This week Google released a report detailing the design and performance characteristics of the Tensor Processing Unit (TPU), its custom ASIC for the inference Read more…

By Tiffany Trader

Nvidia Responds to Google TPU Benchmarking

April 10, 2017

Nvidia highlights strengths of its newest GPU silicon in response to Google's report on the performance and energy advantages of its custom tensor processor. Read more…

By Tiffany Trader

Quantum Bits: D-Wave and VW; Google Quantum Lab; IBM Expands Access

March 21, 2017

For a technology that’s usually characterized as far off and in a distant galaxy, quantum computing has been steadily picking up steam. Just how close real-wo Read more…

By John Russell

HPC Compiler Company PathScale Seeks Life Raft

March 23, 2017

HPCwire has learned that HPC compiler company PathScale has fallen on difficult times and is asking the community for help or actively seeking a buyer for its a Read more…

By Tiffany Trader

Trump Budget Targets NIH, DOE, and EPA; No Mention of NSF

March 16, 2017

President Trump’s proposed U.S. fiscal 2018 budget issued today sharply cuts science spending while bolstering military spending as he promised during the cam Read more…

By John Russell

CPU-based Visualization Positions for Exascale Supercomputing

March 16, 2017

In this contributed perspective piece, Intel’s Jim Jeffers makes the case that CPU-based visualization is now widely adopted and as such is no longer a contrarian view, but is rather an exascale requirement. Read more…

By Jim Jeffers, Principal Engineer and Engineering Leader, Intel

Nvidia’s Mammoth Volta GPU Aims High for AI, HPC

May 10, 2017

At Nvidia's GPU Technology Conference (GTC17) in San Jose, Calif., this morning, CEO Jensen Huang announced the company's much-anticipated Volta architecture a Read more…

By Tiffany Trader

Facebook Open Sources Caffe2; Nvidia, Intel Rush to Optimize

April 18, 2017

From its F8 developer conference in San Jose, Calif., today, Facebook announced Caffe2, a new open-source, cross-platform framework for deep learning. Caffe2 is the successor to Caffe, the deep learning framework developed by Berkeley AI Research and community contributors. Read more…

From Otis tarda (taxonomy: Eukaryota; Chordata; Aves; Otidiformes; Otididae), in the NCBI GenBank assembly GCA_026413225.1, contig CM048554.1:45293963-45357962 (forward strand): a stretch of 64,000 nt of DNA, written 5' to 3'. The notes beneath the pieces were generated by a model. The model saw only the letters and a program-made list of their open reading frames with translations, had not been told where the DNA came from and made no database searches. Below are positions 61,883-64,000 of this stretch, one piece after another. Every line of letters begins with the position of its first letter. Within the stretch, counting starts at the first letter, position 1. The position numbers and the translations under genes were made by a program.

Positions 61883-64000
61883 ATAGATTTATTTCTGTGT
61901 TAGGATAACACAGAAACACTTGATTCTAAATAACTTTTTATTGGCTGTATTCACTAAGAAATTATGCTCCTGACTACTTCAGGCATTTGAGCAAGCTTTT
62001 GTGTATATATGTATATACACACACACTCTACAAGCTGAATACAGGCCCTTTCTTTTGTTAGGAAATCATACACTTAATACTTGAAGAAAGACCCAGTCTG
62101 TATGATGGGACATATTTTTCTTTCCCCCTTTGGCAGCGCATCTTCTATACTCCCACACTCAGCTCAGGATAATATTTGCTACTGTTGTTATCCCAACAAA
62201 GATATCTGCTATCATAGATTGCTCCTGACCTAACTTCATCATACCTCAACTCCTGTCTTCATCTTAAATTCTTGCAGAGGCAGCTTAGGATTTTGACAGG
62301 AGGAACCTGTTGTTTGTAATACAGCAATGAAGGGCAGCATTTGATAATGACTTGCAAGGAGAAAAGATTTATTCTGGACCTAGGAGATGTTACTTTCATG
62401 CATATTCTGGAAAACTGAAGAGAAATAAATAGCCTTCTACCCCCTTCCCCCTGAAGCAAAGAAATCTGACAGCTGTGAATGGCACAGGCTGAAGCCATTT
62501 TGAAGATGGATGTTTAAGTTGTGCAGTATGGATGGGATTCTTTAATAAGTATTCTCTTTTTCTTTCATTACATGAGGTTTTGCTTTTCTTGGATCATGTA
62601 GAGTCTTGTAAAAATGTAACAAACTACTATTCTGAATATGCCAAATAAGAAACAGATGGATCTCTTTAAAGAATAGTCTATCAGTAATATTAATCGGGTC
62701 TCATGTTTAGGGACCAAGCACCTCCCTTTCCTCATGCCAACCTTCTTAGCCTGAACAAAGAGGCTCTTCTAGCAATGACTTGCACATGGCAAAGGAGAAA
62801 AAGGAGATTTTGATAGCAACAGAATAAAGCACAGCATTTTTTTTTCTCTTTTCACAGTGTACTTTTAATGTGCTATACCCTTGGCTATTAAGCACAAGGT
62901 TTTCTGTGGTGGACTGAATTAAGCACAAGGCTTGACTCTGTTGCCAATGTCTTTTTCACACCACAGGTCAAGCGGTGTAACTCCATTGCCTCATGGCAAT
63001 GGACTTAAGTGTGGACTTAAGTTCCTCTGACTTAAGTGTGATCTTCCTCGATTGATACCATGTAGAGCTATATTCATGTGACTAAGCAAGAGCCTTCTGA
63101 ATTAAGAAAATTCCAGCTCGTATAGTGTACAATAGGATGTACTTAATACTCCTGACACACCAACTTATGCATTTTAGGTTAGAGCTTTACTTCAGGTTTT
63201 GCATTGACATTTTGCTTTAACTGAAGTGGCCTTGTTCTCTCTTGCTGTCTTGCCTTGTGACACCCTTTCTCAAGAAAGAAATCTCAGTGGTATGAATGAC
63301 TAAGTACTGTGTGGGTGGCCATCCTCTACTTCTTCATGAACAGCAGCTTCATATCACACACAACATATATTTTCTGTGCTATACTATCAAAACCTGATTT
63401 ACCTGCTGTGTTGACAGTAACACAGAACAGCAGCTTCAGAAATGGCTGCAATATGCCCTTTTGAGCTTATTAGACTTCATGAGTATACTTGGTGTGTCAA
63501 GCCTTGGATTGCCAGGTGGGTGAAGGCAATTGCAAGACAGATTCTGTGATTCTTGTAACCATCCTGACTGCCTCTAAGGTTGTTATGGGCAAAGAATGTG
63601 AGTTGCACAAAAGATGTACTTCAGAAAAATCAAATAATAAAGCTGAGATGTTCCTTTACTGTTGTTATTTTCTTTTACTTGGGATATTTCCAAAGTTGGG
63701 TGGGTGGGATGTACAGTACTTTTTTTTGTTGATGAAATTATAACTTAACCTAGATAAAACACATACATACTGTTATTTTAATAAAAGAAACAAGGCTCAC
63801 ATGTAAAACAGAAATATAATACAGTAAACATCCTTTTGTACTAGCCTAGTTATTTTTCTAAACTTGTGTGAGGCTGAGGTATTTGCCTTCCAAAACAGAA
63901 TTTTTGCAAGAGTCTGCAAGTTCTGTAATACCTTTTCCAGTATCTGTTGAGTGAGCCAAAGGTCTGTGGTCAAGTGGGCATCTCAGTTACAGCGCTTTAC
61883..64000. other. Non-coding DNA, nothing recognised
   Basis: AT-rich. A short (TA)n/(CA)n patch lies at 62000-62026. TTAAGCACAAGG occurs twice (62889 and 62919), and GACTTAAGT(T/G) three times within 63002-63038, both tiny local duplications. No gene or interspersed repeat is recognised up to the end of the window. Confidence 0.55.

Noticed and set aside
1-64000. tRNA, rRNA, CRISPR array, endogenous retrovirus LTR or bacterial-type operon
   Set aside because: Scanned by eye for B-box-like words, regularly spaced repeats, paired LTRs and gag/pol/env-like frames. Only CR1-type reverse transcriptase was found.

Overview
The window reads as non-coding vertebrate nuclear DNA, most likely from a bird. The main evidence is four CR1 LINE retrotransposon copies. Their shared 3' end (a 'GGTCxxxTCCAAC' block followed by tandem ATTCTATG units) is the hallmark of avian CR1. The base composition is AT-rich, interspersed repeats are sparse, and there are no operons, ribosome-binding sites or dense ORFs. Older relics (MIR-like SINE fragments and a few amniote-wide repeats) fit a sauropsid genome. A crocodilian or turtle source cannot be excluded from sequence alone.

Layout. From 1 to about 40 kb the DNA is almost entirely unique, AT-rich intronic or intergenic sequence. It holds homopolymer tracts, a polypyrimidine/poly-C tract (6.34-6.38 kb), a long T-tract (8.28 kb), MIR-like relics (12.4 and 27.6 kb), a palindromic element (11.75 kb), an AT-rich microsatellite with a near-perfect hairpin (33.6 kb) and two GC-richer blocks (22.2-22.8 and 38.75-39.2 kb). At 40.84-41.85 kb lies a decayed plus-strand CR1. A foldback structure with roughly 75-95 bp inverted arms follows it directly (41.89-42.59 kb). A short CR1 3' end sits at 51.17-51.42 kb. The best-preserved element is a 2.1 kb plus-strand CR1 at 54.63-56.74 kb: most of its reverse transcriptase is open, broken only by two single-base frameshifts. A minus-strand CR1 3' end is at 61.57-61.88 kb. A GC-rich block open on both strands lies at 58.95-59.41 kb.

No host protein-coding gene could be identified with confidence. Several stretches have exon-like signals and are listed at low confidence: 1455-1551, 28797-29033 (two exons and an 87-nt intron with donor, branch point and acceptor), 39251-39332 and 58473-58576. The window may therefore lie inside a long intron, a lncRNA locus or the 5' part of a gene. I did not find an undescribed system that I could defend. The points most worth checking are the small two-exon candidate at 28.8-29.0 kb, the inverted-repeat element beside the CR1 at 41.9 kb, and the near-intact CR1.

By Tiffany Trader

Leading Solution Providers

How ‘Knights Mill’ Gets Its Deep Learning Flops

June 22, 2017

Intel, the subject of much speculation regarding the delayed, rewritten or potentially canceled “Aurora” contract (the Argonne Lab part of the CORAL “ Read more…

By Tiffany Trader

Reinders: “AVX-512 May Be a Hidden Gem” in Intel Xeon Scalable Processors

June 29, 2017

Imagine if we could use vector processing on something other than just floating point problems.  Today, GPUs and CPUs work tirelessly to accelerate algorithms Read more…

By James Reinders

Russian Researchers Claim First Quantum-Safe Blockchain

May 25, 2017

The Russian Quantum Center today announced it has overcome the threat of quantum cryptography by creating the first quantum-safe blockchain, securing cryptocurrencies like Bitcoin, along with classified government communications and other sensitive digital transfers. Read more…

By Doug Black

MIT Mathematician Spins Up 220,000-Core Google Compute Cluster

April 21, 2017

On Thursday, Google announced that MIT math professor and computational number theorist Andrew V. Sutherland had set a record for the largest Google Compute Engine (GCE) job. Sutherland ran the massive mathematics workload on 220,000 GCE cores using preemptible virtual machine instances. Read more…

By Tiffany Trader

Google Debuts TPU v2 and will Add to Google Cloud

May 25, 2017

Not long after stirring attention in the deep learning/AI community by revealing the details of its Tensor Processing Unit (TPU), Google last week announced the Read more…

By John Russell

Groq This: New AI Chips to Give GPUs a Run for Deep Learning Money

April 24, 2017

CPUs and GPUs, move over. Thanks to recent revelations surrounding Google’s new Tensor Processing Unit (TPU), the computing world appears to be on the cusp of Read more…

By Alex Woodie

Six Exascale PathForward Vendors Selected; DoE Providing $258M

June 15, 2017

The much-anticipated PathForward awards for hardware R&D in support of the Exascale Computing Project were announced today with six vendors selected – AMD Read more…

By John Russell

Top500 Results: Latest List Trends and What’s in Store

June 19, 2017

Greetings from Frankfurt and the 2017 International Supercomputing Conference where the latest Top500 list has just been revealed. Although there were no major Read more…

By Tiffany Trader

  • arrow
  • Click Here for More Headlines
  • arrow
Share This